"Do you think that I shall be one of the ten?" Walter asked anxiously.

"Just as if you did not know you would," Geoffrey replied, laughing. "Did you not win the prize for swordplay last year? And twelve months have added much to the strength of your arm, to say nothing of your skill with weapons. If you win this year again—and it will be strange if you do not—you are like enough to be chosen captain. You will have tough fighting, I can tell you, for all these young aspirants to knighthood will do their best to show themselves off before the king and queen. The fight is not to take place on horseback, I hope; for if so, it will be settled as soon as it begins."

"No, it is to be on foot; and the king himself is to give orders as to the fighting."

"You had best get out that helmet and coat of mail of yours," Geoffrey said, "I warrant me that there will be none of finer make or of truer metal in the tourney, seeing that I made them specially for you. They are light, and yet strong enough to withstand a blow from the strongest arm. I tried them hard, and will warrant them proof, but you had best see to the rivets and fastenings. They had a rough handling last year, and you have not worn them since. There are some other pieces that I must put in hand at once, seeing that in such a melee you must be covered from head to foot."

For the next week nothing was talked of in London but the approaching sports, and the workmen were already engaged in the erection of the lists and pavilions in the fields between the walls and Westminster. It was reported that the king would add valuable prizes to those given to the winners by the city; that there would be jousting on horseback by the sons of the court nobles, and that the young Prince of Wales would himself ride.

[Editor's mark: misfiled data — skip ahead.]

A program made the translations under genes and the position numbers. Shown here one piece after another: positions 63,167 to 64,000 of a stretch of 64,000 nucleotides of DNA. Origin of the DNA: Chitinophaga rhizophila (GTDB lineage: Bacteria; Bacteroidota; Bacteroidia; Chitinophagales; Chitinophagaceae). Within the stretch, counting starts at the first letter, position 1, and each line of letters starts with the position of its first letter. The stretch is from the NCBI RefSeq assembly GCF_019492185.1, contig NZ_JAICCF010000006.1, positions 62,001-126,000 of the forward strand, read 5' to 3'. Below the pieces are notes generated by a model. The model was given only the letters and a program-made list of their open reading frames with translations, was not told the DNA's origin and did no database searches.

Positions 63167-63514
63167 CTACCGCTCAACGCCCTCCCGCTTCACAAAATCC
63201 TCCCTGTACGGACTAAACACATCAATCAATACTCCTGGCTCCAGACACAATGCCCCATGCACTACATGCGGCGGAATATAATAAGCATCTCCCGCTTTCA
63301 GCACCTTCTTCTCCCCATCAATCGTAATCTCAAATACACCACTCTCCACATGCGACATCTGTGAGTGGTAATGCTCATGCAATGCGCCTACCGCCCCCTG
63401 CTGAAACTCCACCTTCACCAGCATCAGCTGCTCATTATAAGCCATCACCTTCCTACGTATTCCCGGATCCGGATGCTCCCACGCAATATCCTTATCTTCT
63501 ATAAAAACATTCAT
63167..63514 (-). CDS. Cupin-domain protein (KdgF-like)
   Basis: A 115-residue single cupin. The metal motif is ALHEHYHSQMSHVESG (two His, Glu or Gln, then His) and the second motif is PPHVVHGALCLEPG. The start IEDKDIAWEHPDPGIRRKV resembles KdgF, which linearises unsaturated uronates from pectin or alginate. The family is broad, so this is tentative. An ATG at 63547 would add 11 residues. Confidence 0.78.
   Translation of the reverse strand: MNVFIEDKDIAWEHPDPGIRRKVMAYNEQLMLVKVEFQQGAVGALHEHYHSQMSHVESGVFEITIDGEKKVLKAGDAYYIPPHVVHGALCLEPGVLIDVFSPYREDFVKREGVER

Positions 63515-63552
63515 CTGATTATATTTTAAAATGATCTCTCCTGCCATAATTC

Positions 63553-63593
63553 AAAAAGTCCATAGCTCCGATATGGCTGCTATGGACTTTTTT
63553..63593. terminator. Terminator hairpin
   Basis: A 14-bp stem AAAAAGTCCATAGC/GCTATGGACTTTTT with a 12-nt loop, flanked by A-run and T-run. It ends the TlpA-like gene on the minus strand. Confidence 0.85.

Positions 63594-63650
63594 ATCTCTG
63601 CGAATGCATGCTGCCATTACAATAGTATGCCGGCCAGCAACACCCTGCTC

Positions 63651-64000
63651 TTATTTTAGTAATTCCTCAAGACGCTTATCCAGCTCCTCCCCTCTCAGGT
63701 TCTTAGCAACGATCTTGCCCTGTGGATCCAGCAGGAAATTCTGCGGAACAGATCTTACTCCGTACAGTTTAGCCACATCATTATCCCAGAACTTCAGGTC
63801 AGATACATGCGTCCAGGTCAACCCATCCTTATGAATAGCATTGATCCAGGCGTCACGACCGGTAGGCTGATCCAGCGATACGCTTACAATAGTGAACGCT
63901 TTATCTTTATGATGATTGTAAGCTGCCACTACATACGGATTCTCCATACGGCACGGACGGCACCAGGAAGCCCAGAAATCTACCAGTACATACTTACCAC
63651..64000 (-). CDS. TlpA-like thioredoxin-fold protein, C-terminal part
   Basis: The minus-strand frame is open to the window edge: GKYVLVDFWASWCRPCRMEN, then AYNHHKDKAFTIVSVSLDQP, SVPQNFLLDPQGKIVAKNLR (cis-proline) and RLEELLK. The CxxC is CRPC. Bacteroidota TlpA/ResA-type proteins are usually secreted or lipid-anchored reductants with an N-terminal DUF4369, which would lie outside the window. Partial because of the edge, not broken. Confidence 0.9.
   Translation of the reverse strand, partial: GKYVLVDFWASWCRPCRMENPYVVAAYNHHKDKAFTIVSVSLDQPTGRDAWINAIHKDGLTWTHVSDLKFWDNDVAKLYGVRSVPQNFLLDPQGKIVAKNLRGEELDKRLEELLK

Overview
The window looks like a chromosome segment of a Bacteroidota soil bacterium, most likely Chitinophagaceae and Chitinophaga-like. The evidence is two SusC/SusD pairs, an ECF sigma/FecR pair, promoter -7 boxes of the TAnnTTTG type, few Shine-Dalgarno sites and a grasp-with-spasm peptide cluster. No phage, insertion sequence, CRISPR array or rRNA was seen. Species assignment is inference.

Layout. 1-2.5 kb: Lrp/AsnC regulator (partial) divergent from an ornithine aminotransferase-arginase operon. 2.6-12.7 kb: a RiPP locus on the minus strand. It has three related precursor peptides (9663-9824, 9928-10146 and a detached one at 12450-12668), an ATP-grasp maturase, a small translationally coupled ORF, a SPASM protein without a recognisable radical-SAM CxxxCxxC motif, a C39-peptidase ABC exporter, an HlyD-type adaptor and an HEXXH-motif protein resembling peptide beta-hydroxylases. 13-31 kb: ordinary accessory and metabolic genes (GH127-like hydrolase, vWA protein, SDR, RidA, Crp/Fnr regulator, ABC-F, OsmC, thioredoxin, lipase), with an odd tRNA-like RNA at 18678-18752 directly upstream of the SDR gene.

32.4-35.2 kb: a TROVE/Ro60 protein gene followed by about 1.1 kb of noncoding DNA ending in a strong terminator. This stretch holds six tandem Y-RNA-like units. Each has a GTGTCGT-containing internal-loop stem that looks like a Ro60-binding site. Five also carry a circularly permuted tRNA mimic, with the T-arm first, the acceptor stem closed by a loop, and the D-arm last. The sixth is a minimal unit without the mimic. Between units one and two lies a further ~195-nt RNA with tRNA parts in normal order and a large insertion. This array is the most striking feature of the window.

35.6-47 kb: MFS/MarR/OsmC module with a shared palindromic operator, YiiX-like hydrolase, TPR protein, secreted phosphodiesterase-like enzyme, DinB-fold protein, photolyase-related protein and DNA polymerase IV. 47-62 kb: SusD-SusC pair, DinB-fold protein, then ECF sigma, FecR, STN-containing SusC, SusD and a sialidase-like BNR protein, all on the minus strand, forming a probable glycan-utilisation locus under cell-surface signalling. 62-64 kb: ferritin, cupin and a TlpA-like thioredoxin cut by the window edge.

The king had once before taken part in the city sports, and with ten of the citizens had held his own against an equal number of knights. This was at the commencement of his reign; but the accident to the queen's stand had so angered him that he had not again been present at the sports, and his reappearance now was considered to be an act of approval of the efforts which the city had made to aid him in the war, and as an introduction of the young prince to the citizens.

When the day arrived there was a general flocking out of the citizens to the lists. The scene was a picturesque one; the weather was bright and warm; the fields were green; and Westminster, as well as London, sent out large numbers to the scene. The citizens were all in their best; their garments were for the most part of somber colours—russet, murrey, brown, and gray. Some, indeed, of the younger and wealthier merchants adopted somewhat of the fashion of the court, wearing their shoes long and pointed, and their garments parti-coloured. The line of division was down the centre of the body; one leg, arm, and half the body would be blue, the other half russet or brown. The ladies' dresses were similarly divided. Mingling with the citizens, as they strolled to and fro upon the sward, were the courtiers. These wore the brightest colours, and their shoes were so long that the points were looped up to the knees with little gold chains to enable them to walk. The ladies wore headdresses of prodigious height, culminating in two points; and from these fell, sweeping to the ground, streamers of silk or lighter material. Cloths of gold and silver, rich furs, silks, and velvets, were worn both by men and women.